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NCB Deposit  # 28

William A. Hoffman
Department of Chemistry
Denison University
Granville, Ohio

hoffman@denison.edu

Diprotic Acid-Base Equilibria

Two Protons in Action!

 The graphics in this deposit were created using Maple software and were suggested to the NCB by Jason Schattman, Ph.D. Applications Marketing Manager Waterloo Maple, Inc.

 Background for the student . . . . . Diprotic acids are substances (molecules) that have two protons that can be released in water.  A very common diprotic acid is sulfuric acid,  H2SO4. In water, both protons of sulfuric acid are released, giving hydrated protons 2H+(aq)  and sulfate dianion, SO4 (2-): The pH of the solution, since it is very acidic, is low.  (The number is well below zero!) Carbonated water (club soda) is another example of a diprotic acid.  This diprotic acid and its monoprotic acid partner are formed when carbon dioxide is bubbled through water. In a general case as the pH of an aqueous solution increases, a diprotic acid will ionize first to a monoprotic acid ( ha- ) and one proton ( H+ ) and then the monoprotic acid ( ha- ) will ionize to a dianion ( a= ) and liberate the second proton ( H+ ).

 Study the graph below.  Think about what is happening.   As one curve decreases, what is happening to the other curve(s)?   Many students find it easier to remember a reaction if he or she actually makes a sketch of the graph.

As the pH increases (horizontal axis), the fraction of the diprotic acid ( yellow curve )  decreases while the fraction of the monoprotic anion  ( green curve )  increases.  Then, above pH = 8, the dianion  ( red curve representing no protons ) forms as the monoprotic acid (green curve) is depleted.

Study the curves on the left (below) and then click on the graph to see the animation.  These exercises use examples of acids found in chemical and biochemical systems.

 k1  =  10-6 k2  =  varies

This animation demonstrates what happens when the value of  k2 changes relative to k1.

Changing values of k1, k2   - or the pH range -   show the effect these variables have on the fraction of each species present.  Even when  k2  =  k1  (unlikely)  there is a small amount of  (ha-) present.

In this animation, study the bar moving across the graph.
 k1  =  10-6 k2  =  10-10

The  pH  "bar" is animated by half -pH units which allows one to follow more accurately the fraction of diprotic  (h2a), monoprotic  (ha-), and aprotic  (a=)  species present at each pH value.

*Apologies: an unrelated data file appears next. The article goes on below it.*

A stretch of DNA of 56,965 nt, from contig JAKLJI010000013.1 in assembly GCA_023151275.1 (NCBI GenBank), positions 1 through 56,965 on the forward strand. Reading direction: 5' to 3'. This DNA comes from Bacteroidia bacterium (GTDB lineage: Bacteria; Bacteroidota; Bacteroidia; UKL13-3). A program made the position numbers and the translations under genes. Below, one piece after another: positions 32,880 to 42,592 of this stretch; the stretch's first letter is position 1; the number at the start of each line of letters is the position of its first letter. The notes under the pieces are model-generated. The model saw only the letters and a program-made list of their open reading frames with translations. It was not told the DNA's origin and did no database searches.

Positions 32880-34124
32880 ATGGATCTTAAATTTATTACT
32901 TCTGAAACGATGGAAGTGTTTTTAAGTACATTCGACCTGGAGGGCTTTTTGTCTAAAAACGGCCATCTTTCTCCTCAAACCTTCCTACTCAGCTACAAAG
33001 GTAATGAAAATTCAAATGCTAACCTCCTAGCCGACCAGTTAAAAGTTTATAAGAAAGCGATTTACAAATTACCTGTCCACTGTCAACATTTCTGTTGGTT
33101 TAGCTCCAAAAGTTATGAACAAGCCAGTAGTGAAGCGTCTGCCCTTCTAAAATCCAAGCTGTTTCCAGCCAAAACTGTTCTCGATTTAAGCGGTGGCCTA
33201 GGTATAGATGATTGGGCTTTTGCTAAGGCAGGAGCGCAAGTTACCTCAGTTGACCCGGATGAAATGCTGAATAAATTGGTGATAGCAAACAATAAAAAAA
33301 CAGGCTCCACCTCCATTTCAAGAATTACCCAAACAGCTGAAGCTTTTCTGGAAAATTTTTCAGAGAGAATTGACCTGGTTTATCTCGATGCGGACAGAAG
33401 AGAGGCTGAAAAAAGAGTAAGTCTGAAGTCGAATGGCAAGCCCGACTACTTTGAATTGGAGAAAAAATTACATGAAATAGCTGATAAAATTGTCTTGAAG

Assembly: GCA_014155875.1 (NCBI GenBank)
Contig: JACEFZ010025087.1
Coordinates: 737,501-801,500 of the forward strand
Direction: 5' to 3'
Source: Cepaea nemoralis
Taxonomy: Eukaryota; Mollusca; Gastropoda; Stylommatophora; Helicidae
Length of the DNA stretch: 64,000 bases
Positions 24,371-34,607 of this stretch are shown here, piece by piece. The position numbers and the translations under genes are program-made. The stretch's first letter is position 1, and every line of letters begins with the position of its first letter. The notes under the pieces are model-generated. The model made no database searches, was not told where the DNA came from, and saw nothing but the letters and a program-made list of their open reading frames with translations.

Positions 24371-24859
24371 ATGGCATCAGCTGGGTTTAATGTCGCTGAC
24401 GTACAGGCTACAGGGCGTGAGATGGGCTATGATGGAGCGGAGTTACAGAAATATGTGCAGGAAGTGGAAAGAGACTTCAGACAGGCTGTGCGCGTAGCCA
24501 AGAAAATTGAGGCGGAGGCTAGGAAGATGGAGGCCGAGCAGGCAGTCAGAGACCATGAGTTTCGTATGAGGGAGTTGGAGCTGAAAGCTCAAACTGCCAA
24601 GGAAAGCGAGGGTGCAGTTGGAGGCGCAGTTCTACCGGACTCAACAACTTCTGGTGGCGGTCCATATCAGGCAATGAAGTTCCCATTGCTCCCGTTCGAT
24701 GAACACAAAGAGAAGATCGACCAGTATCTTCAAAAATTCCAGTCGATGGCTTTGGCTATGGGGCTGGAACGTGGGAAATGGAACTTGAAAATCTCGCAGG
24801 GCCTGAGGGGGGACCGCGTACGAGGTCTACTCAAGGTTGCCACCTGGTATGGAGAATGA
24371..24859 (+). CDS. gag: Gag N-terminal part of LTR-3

k1  = 10-9.... 10-1     (varies) k2  = 10-14.... 10-6   (varies)

The 3d animation of k1, k2, and pH allows an overview of the way fractions of the species  (h2a),  (ha-),  and  (a=)  predominate at different pH levels.  When  pH > 9, ( a=)  will predominate unless  k2  approaches  10-14.  Conversely, at  pH  =  0, if  k1  =  10-1, the fraction of h2a is still less than 1.  Under most aqueous solution conditions, the  (ha-)  fraction will be significant.  Note the limits placed on k1 and k2 in this illustration.
 Dr. Arnold O. Beckman, Inventor of the pH Meter Any National Curve Bank deposit on acid-base reactions would not be complete without acknowledging Dr. Arnold O. Beckman, the inventor of the pH meter and a major contributor to the technology revolution of the 20th century.   This photo of Dr.Beckman was taken on his 100th birthday, April 10, 2000, at Casa Pacifica, San Clemente, California.  In addition to his many other accomplishments - scholar, inventor, civic leader and philanthropist - he is one of the U.S.'s oldest living Marines.  Arnold has several rules for living a good life.  One is always do your best.  Never do anything half-heartedly.

 Zaven Karian at Denison University in Granville, Ohio brought together faculty from across liberal arts departments to see what they might do with computational tools using Maple software.  Hoffman's  pH  animations are one outcome.  The project was supported by the Fund for Improvement of Post Secondary Education (FIPSE) of the Department of Education (Grant #P116B30079). The NCB thanks Hoffman and Karian for their fine efforts.  Moreover, we thank Jason Schattman of Waterloo Maple, Inc. for calling this work to our attention.  This deposit represents a merger of applied mathematics with chemistry using computer software. For the Maple code that created the animations please see  < http://www.mapleapps.com/categories/science/chemistry/html/Ab6.html  >